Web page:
Before the final session of last night’s world snooker final, there was a parade of former Crucible champions. Of those past winners, it is fair to say that it was Cliff Thorburn who probably most appreciated the manner of Mark Selby’s subsequent victory over Ronnie O’Sullivan.
This was a throwback to an age when patience, playing safe, stifling your opponent and then delivering slow and deliberate punishment was more effective than rapid-fire potting. Alex Higgins, when he was beaten 18-16 by Thorburn in the 1980 final, christened his opponent ‘The Grinder’ and O’Sullivan must have felt something similar last night. For Selby to win while playing with so little fluency for so much of the match was a remarkable testimony to his resilience and sheer blooded-minded determination to fulfill a promise that he made 14 years ago to his dying father that he would, one day, become world champion. To his credit, O’Sullivan could admire the manner of Selby’s victory.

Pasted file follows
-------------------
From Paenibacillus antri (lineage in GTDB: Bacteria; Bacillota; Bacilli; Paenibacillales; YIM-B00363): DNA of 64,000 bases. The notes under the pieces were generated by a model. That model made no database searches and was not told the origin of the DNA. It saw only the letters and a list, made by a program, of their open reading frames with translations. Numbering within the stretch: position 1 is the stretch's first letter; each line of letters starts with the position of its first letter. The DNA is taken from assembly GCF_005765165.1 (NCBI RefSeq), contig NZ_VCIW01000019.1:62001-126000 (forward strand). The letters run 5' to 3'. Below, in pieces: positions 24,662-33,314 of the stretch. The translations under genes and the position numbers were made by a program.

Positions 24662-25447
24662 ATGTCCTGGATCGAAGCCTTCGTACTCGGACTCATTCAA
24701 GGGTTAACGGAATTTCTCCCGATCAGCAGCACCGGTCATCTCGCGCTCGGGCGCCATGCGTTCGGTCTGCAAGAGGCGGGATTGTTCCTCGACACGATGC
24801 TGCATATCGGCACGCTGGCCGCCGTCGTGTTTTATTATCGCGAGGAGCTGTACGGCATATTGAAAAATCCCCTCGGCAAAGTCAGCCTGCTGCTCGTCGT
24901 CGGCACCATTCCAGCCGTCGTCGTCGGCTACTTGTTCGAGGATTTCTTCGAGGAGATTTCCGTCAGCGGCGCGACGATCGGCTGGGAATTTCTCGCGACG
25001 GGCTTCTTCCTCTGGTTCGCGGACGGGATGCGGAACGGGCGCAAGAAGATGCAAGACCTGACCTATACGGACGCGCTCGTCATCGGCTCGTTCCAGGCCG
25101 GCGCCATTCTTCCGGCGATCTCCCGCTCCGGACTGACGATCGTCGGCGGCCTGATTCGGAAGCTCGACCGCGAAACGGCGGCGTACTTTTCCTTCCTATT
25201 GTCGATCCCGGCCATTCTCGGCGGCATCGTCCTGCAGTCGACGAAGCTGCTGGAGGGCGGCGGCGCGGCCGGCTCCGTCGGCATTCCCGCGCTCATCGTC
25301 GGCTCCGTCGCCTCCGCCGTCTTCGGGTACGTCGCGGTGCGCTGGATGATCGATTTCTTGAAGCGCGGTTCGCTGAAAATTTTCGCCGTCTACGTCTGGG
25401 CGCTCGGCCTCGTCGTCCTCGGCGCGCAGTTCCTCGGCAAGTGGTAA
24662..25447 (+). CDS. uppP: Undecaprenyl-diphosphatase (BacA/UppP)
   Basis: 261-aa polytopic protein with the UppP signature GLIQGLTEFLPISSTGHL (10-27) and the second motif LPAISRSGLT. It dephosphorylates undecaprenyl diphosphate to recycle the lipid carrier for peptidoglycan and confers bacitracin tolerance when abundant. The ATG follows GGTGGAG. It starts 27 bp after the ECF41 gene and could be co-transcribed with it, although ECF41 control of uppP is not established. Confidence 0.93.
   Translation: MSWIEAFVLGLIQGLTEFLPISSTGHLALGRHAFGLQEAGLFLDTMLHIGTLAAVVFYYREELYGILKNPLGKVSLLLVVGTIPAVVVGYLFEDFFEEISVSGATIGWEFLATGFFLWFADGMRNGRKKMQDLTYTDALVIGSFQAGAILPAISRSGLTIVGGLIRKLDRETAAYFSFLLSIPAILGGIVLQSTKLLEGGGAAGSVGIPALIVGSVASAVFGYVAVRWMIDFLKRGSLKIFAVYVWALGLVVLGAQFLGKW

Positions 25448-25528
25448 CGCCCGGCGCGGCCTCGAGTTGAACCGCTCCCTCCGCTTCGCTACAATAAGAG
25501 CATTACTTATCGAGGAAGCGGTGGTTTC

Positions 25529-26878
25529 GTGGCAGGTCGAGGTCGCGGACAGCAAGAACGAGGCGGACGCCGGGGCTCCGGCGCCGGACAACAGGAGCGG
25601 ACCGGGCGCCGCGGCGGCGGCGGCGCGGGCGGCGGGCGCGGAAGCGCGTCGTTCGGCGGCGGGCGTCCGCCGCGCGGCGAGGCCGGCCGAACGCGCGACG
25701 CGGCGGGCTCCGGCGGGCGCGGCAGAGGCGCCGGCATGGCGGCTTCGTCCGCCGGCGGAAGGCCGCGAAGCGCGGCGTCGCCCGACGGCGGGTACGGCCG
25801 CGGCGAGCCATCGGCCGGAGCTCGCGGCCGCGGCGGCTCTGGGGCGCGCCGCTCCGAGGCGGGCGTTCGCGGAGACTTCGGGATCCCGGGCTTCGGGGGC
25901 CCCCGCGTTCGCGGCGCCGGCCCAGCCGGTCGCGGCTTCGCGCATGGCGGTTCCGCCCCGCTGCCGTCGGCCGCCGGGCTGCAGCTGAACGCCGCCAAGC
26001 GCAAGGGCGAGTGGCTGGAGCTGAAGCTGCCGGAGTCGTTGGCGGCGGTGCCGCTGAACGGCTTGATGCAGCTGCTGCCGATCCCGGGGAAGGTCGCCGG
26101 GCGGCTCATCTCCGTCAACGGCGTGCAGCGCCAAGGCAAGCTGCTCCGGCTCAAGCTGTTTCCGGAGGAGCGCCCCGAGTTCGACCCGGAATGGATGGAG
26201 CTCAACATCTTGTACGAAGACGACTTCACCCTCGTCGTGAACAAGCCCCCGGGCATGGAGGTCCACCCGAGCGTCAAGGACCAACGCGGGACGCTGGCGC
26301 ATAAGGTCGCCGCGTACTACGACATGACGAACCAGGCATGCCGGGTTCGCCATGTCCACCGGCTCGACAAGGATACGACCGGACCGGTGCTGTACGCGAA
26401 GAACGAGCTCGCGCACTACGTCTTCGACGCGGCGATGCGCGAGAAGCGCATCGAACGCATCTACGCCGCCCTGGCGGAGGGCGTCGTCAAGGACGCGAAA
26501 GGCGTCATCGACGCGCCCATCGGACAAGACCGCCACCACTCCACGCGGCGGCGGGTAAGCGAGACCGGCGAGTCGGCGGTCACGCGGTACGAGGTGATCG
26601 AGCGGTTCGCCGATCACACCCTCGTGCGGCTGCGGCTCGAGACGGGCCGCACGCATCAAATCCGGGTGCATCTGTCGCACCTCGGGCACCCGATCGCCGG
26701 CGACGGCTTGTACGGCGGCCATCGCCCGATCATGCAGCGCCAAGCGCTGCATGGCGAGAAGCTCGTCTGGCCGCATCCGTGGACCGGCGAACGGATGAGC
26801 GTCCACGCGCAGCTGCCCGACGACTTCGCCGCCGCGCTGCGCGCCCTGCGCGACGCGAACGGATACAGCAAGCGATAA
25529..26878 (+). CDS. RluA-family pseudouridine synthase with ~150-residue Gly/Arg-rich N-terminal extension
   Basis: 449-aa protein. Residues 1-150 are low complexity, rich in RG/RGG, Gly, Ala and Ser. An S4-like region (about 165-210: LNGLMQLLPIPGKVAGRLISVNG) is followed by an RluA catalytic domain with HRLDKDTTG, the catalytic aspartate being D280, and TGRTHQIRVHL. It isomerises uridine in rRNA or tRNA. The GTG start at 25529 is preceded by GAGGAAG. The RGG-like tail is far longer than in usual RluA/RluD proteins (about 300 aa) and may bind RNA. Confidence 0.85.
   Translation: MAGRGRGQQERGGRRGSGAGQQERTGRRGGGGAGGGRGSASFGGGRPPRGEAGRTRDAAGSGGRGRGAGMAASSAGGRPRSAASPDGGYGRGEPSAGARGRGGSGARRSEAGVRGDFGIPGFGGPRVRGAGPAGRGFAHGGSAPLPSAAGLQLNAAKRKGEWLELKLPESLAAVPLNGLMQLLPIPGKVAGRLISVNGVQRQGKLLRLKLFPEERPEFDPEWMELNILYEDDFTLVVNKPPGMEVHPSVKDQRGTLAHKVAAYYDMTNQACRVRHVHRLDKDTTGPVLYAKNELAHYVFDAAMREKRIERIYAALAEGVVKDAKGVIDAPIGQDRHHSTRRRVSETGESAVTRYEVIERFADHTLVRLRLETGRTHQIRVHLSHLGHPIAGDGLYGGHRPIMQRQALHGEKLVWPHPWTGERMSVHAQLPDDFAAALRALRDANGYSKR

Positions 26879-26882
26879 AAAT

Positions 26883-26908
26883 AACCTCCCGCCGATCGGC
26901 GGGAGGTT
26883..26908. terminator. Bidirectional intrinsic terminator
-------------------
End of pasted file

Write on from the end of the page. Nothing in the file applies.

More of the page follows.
“He’s tough,” he repeatedly said after the match. If there is a small chink to be found in O’Sullivan’s armour it is against a player of Selby’s style. Over a long match, the cumulative impact of so many scrappy frames, so few clear chances and such disciplined safety play can eventually disrupt his rhythm. It happened also at The Crucible in 2005 against Peter Ebdon and the following year against Graeme Dott. The difference this time was that O’Sullivan never faltered in his mental focus and, but for a crucial miss here or there, might still actually have won this war of attrition himself. -telegraph